Tam Lin Neville is the author of the full-length book of poems, Journey Cake (BkMk Press, l998). Her second collection, Triage, is forthcoming from Cervena Barva Press. Her poems and reviews have appeared in Harvard Review, Mademoiselle, American Poetry Review, Ironwood, and Threepenny Review. Co-editor of Off The Grid Press, she also works for Changing Lives Through Literature as teacher and administrative assistant.
I know that my title is an oxymoron, but I wrote it this way because many of my most memorable reading experiences have come when I was traveling, free of all daily encumbrances. Here is one particular scene: The month was December; I was traveling by bus from NYC to a small town in upstate NY where my family lived. The bus, luckily, was actually three hours late due to snow that began in Albany. I was rereading one of my favorite childhood books, The Secret Garden by Francis Hodgson Burnett.
Because of the delay, I was able to read the whole story in one sitting, turning the last page just as the bus pulled into Keene Valley’s one gas station, the local Greyhound stop in that small Adirondack town.
On that bus ride, while reading The Secret Garden, I was able to exchange one world for another. Instead of the musty, lived-in air of the bus, I found myself in an enclosed, overgrown garden, where the air was fresh and cool in early spring.
“It was the sweetest, most mysterious-looking place anyone could imagine. The high walls which shut it in were covered with the leafless stems of roses which were so thick that they matted together . . . .No wonder it’s still, Mary whispered, I am the first person who has spoken in here for ten years.
I fell headlong into the garden’s dark history and then slowly, the brighter story that comes to replace it. This is what I call “deep reading.” For reasons too mysterious to analyze, you find yourself lost for hours, deeply embedded in another time and place. My particular experience of deep reading, “on the wing,” is like travel within travel.
In the seventies I was able to visit the great Buddhist statues (now destroyed) in Bamian, Afghanistan. The only way to go there was by jeep. For this we had to wait half a day in a funky wayfarer’s hotel where I sat and read a huge chunk of The Magic Mountain, not actually in motion but definitely in transit. More in the middle of nowhere than I’d ever been before (or since), I went from an infinite desert landscape to Thomas Mann’s enclosed world of a TB sanitarium, crowded with eccentric invalids who reacted to each other in intricate and fascinating ways.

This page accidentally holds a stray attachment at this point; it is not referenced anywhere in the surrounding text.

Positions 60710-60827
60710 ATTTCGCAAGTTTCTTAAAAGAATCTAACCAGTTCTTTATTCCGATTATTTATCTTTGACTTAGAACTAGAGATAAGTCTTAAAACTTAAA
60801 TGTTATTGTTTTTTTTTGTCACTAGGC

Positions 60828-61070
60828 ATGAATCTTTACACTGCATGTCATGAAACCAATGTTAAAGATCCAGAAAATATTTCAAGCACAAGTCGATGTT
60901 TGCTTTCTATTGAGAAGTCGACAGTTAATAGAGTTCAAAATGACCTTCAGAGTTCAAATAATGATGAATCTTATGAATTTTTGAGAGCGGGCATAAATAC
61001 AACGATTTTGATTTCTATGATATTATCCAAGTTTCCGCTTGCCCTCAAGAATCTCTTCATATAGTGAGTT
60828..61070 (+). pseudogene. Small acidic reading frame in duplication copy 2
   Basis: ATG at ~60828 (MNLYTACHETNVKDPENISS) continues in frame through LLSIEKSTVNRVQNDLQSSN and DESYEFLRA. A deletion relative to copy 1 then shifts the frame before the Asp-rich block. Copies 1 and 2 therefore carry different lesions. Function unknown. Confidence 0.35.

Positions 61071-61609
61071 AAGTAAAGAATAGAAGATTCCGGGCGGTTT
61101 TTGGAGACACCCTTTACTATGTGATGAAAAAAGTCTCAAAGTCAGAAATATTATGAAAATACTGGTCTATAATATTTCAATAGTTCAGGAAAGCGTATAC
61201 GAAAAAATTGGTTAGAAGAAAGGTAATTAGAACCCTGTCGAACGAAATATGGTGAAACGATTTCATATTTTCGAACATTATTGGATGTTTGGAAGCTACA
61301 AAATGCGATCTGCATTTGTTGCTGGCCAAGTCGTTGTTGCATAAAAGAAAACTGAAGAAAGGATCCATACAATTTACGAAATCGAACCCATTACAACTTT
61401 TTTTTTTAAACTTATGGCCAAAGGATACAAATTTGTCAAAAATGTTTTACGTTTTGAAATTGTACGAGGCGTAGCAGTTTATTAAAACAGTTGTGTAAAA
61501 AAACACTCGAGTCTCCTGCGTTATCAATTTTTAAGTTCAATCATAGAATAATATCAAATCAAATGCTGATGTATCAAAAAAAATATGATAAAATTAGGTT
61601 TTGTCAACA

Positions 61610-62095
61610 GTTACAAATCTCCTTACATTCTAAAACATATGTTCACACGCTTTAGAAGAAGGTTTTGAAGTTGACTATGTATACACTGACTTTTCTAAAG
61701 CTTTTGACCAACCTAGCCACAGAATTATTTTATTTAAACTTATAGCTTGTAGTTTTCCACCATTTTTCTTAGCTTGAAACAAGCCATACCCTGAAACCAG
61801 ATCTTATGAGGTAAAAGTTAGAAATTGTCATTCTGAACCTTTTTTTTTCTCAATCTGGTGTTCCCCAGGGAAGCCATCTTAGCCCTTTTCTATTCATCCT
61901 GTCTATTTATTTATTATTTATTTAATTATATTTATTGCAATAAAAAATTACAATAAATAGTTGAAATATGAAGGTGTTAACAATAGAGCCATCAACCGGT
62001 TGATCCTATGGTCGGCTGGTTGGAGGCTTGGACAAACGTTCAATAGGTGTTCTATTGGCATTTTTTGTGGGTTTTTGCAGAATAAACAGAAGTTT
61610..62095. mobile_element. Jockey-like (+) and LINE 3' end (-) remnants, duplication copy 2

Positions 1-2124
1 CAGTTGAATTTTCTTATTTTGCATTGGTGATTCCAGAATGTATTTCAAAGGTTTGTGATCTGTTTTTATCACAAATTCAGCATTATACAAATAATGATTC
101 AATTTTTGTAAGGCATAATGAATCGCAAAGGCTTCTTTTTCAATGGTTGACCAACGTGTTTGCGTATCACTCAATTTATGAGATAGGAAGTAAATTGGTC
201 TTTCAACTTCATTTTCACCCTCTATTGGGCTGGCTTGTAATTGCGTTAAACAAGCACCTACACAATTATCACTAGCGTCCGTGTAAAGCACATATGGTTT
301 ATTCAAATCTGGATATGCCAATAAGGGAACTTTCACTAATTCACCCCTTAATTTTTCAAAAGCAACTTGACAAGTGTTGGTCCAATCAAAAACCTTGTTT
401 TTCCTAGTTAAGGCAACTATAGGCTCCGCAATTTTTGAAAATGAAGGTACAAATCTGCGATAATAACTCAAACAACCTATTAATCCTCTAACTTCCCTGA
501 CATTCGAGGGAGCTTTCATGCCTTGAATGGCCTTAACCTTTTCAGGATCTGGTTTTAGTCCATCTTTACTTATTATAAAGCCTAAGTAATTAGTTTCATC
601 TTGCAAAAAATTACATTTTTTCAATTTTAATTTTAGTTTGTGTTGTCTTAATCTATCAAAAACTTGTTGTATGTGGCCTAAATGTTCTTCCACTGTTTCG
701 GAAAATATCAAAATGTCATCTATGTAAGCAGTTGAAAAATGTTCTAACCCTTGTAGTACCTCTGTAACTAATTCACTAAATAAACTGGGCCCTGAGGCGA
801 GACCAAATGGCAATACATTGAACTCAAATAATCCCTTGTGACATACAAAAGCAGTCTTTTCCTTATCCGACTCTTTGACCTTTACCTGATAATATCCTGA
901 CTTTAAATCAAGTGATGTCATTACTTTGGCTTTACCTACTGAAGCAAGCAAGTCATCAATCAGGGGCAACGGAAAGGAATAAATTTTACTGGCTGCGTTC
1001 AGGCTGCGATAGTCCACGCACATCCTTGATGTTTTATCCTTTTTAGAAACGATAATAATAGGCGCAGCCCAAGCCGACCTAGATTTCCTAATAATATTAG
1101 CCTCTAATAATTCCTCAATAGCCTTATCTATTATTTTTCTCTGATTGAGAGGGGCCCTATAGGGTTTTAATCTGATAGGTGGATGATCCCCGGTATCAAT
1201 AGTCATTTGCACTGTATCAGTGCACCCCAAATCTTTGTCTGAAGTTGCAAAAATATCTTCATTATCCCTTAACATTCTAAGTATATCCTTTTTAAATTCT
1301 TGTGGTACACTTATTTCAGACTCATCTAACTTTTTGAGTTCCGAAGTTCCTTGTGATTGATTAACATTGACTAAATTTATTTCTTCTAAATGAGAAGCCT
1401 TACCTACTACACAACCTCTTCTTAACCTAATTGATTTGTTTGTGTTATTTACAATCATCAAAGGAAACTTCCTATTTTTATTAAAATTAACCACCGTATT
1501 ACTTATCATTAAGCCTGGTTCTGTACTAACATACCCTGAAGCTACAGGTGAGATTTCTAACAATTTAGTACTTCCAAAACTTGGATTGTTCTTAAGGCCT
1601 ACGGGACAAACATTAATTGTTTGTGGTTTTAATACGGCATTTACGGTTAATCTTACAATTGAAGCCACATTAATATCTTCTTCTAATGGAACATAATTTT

Many years before this trip, I had been an exchange student in Japan. In the sixties, Tokyo had a subway, the Chuosen, that circled the city. You could get on and go for hours, until your book was finished. At the time I was reading Katherine Mansfield’s letters and I was completely caught up in the romance between Mansfield and John Middleton Murry. Rocked by the train, I read for hours.
I found as I got older the experience of being totally sewed into these deep “out of time” pockets came less and less. But I want to mention one more. This one is in the present and very different from all the rest because it was one I shared with my husband, and because it’s happening in our house, one we are very settled into. This winter has been particularly long for us and in the evenings we’ve taken refuge in reading War and Peace out loud to each other.
I had recently reread the novel, in the new translation by Pevear and Volokhonsky. I then passed it on to Bert and he is now three quarters of the way through. When we read together, we just pick up wherever his bookmark is, after a brief review to establish context.
One night the wind was howling our house and the red bud tree out front was begin lashed again and again, scraping and knocking against our 2nd storey window. But in the pages of War and Peace Prince Andrei and his troops were on the march, traveling a long, dusty high road through countryside sunk in drought. This is described in detail, but then the narrative opens up.
Prince Andrei comes to a stopping place with his regiment, a dam on a small pond. Though the water smelled slimy, his men had wasted no time getting in. The pond was “filled with the naked human bodies of soldiers flopping about . . . , white with brick-red hands, faces, and necks. All that naked, white human flesh, with whoops and guffaws, was flopping about in the dirt puddle like carp in a bucket.”
Isaac Babel said, “ If the world could write by itself, it would write like Tolstoy.” Exactly. Tolstoy’s prose is so straightforward and transparent that when I was reading on my own, I tore through the book at a great clip . . . and missed a good deal. But reading out loud we came upon so many details we’d missed before and also, were better able to comprehend the larger surround of the novel. Though the storm raged outside we both fell into Tolstoy’s pond. We would gladly have spent the night there.